Hemopure synthetic oxygen solution salvages initially rejected donor livers
Hemoglobin Oxygen Therapeutics announced results from a pilot study of its hemoglobin-based oxygen-carrying solution, Hemopure, in which initially rejected donor livers were salvaged for transplantation, according to a press release.
“The United Network for Organ Sharing (UNOS) estimates that over 13,700 people are currently waiting for a liver transplant nationwide, yet only about 8,250 transplants performed in 2018,” Zafiris Zafirelis, CEO of Hemoglobin Oxygen (HbO2) Therapeutics, said. “Given the significant need to increase donor transplants, the key takeaway from this pilot study indicates that discarded donor livers could be refurbished with the help of Hemopure.”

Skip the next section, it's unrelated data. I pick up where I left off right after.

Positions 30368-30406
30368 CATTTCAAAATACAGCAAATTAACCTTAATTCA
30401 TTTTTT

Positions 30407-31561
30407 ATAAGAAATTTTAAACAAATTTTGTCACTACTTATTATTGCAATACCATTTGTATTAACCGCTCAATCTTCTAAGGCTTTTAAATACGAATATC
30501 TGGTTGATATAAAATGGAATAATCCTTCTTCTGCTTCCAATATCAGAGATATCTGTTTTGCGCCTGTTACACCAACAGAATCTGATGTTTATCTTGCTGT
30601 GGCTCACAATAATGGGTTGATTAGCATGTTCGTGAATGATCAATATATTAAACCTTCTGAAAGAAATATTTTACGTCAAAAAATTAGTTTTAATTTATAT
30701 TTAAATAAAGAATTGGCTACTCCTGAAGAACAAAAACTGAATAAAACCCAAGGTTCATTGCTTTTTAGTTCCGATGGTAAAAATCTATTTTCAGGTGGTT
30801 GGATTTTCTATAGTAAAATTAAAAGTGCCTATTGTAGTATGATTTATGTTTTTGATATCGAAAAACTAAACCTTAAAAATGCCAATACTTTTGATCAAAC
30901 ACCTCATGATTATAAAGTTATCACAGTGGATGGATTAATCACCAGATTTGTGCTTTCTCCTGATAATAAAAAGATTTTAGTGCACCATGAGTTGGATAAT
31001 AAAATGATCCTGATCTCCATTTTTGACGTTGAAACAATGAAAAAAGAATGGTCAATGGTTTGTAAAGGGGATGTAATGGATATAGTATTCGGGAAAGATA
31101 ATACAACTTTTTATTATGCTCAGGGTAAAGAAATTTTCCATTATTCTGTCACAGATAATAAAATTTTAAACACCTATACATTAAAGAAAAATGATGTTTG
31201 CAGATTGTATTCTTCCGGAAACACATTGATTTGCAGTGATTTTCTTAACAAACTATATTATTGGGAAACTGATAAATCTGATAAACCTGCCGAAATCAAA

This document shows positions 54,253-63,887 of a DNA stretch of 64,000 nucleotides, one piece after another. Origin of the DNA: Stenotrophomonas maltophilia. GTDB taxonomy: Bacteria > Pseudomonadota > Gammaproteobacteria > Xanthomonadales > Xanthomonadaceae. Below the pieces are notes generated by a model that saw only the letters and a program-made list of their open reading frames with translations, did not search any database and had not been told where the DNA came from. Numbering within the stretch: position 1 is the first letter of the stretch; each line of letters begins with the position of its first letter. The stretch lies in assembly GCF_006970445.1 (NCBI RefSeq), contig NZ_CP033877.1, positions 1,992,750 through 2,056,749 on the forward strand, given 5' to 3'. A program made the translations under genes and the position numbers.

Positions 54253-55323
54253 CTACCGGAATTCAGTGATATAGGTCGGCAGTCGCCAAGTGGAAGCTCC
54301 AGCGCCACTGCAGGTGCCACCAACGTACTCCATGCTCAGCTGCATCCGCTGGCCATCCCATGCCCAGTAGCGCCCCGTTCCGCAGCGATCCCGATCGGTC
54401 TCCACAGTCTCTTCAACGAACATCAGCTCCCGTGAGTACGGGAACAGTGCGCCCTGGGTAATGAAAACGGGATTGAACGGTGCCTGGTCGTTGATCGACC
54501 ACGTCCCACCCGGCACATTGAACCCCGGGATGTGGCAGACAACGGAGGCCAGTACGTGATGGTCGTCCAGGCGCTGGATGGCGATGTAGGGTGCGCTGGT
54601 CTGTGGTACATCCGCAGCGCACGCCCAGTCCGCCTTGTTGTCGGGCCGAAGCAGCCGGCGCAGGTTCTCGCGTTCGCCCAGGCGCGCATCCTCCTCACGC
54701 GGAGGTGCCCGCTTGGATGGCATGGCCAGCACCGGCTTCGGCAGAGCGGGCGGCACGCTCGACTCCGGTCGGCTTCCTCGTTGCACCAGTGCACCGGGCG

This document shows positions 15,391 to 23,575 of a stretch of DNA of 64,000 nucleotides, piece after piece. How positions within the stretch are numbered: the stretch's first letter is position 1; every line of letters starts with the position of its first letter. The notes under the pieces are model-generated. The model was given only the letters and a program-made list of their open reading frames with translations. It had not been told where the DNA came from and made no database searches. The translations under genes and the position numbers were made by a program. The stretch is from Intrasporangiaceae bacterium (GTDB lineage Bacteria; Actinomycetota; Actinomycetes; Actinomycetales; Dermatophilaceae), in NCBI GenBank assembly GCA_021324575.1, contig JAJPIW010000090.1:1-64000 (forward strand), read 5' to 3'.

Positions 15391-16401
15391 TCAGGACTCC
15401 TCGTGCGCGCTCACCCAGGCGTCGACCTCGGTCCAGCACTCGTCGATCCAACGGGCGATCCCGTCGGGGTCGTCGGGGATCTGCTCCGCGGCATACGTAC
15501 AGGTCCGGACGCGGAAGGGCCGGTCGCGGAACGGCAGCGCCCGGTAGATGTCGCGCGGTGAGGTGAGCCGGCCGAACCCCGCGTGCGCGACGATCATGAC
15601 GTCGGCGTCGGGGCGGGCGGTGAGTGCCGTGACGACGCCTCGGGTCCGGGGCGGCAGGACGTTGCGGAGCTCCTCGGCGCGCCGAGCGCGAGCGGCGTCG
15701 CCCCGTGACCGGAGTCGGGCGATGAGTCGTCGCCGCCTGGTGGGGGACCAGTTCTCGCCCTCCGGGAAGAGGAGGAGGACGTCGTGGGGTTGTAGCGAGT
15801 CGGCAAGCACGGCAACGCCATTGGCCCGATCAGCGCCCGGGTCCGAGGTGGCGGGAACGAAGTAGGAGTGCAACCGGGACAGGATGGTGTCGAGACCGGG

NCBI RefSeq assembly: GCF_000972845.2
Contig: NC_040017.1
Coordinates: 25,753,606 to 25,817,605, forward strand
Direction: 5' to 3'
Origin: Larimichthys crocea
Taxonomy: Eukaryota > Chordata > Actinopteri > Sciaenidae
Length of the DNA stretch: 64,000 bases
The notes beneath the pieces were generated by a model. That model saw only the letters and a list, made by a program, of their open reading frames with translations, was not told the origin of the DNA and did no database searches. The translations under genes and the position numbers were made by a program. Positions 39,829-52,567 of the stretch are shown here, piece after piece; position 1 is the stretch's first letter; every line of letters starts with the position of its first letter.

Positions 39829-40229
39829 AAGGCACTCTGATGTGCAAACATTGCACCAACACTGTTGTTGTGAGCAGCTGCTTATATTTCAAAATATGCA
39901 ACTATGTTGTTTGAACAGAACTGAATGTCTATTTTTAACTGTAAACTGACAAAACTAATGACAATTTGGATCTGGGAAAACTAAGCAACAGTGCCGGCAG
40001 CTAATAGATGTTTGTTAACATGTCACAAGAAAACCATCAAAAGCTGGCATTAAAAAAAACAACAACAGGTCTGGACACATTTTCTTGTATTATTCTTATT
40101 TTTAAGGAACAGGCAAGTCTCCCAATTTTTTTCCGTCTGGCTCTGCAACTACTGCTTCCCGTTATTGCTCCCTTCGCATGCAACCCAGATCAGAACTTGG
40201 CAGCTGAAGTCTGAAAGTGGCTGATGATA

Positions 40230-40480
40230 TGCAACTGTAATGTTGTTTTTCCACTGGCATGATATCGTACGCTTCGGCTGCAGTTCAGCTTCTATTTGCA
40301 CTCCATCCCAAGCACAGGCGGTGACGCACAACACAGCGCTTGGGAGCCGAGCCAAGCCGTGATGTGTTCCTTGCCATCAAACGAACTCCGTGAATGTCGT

In the study conducted by the researchers at the University Medical Center in Groningen, the Netherlands, 16 rejected donor livers underwent machine perfusion technology using Hemopure.
Following viability testing that included the ability to produce bile, 10 donor livers were successfully reconditioned using Hemopure solution. All 10 livers were used in patients undergoing transplantation with 100% survival rates.
Hemopure is only available in the U.S. through the FDA expanded access program for patients who cannot undergo blood transfusion and have exhausted all other treatment options. The solution is also under development for other organs prior to transplantation.